[0008] In another example aspect, a wireless communication apparatus comprising a processor that implements the above-described methods is disclosed.

[0009] In yet another example aspect, the method may be embodied as processor- executable code and may be stored on a computer-readable program medium.

[0010] These, and other, features are described in this document.

DESCRIPTION OF THE DRAWINGS

[0011] Drawings described herein are used to provide a further understanding and constitute a part of this application. Example embodiments and illustrations thereof are used to explain the technology rather than limiting its scope.

[0012] FIG. 1 shows an example of a resource allocation to physical resource blocks.

[0013] FIG. 2 shows illustrates an example of supporting orthogonal time frequency space (OTFS) signals in the resource allocation pattern of FIG. 1.

[0014] FIG. 3 is a flowchart representation of an example of a wireless communication method.

[0015] FIG. 4 is a flowchart representation of another example method of wireless communication.

[0016] FIG. 5 shows an example of a wireless transceiver apparatus.

[0017] FIG. 6 shows an example communication network. DETAILED DESCRIPTION

[0018] To make the purposes, technical solutions and advantages of this disclosure more apparent, various embodiments are described in detail below with reference to the drawings. Unless otherwise noted, embodiments and features in embodiments of the present document may be combined with each other.

[0019] Section headings are used in the present document to improve readability of the description and do not in any way limit the discussion or the embodiments to the respective sections only. Furthermore, the term "technique" may refer to a method, and apparatus or a computer program product on which executable code is stored.

[0020] In the Long Term Evolution (LTE) and third generation partnership project (3 GPP) New Radio (NR), the allocation of resources for data transmissions is done using Physical Resource Blocks (PRBs). A PRB is a logical grouping, defined as 12 consecutive subcarriers by N OFDM symbols. In LTE, N = 14 when using a normal cyclic prefix (CP) and 12 when using extended CP. In NR, N can be any number from 2 to 14. The PRB is the smallest allocation size, and additional resources are assigned as multiple contiguous PRBs. When the size of the data to be transmitted is small, a small number of PRBs may be allocated for the transmission. In LTE, such a small or limited allocation of bandwidth corresponds to a small frequency bandwidth. As a result, the transmission of the small packets may not use or exploit the full diversity of the channel.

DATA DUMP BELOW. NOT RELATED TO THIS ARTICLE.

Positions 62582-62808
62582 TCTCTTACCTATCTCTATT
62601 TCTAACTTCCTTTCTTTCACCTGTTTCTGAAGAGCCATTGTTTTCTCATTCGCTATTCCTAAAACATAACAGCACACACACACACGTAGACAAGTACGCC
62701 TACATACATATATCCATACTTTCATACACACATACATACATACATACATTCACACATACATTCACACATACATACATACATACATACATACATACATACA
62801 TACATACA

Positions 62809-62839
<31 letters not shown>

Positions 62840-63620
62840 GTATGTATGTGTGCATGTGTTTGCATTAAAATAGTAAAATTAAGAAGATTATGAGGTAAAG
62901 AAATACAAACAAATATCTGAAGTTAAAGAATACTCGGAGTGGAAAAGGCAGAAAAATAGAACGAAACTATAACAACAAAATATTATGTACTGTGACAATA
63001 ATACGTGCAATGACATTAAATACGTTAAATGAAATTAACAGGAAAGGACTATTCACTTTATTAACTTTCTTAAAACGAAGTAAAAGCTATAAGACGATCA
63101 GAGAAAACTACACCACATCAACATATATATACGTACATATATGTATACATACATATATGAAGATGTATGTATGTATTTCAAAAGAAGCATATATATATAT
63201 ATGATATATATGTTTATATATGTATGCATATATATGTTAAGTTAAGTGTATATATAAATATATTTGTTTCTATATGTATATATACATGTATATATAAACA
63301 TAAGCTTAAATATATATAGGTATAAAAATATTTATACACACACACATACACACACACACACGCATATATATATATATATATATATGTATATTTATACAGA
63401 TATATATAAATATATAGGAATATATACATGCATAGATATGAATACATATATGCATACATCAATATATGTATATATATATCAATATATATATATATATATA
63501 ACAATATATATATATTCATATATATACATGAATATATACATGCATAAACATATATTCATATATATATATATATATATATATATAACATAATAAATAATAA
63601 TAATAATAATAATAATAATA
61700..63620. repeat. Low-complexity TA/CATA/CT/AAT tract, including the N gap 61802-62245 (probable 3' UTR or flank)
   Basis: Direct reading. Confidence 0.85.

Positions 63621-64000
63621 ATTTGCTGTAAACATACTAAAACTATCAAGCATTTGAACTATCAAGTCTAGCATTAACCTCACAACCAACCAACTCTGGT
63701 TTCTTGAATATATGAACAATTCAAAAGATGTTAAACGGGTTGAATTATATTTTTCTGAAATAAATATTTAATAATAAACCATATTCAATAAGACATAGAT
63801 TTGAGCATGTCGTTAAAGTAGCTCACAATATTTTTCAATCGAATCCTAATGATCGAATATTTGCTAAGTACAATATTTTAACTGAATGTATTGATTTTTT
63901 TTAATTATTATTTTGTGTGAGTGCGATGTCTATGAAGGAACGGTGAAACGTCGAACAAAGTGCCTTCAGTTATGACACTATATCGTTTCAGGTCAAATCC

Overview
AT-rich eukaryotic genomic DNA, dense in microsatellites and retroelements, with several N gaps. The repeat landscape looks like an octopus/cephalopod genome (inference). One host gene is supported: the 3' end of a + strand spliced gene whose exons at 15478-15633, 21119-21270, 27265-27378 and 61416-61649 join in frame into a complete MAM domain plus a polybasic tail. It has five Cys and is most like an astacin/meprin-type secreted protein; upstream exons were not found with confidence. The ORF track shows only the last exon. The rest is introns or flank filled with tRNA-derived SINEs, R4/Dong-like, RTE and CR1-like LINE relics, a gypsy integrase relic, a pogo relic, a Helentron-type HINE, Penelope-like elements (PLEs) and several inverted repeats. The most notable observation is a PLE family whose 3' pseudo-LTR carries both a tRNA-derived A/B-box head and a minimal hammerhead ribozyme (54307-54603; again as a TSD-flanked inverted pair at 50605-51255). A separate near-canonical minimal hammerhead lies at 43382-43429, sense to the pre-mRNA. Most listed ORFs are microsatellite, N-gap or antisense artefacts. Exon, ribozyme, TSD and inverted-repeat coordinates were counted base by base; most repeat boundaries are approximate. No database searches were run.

[0021] This document discloses a new approach for partitioning the entire frequency band into PRBs of similar sizes as the LTE PRB. Among other features, this new approach extracts more channel diversity without increasing the overhead of the channel acquisition, and as a result can increase the overall channel throughput. For example, for short transmissions that may occupy only half of the frequency band in a traditional LTE system, the corresponding

transmission may be spread over the entire frequency band by allocation transmissions to the transmission of the signal using PRBs of half the size as the traditional system.

[0022] Examples of split PRBs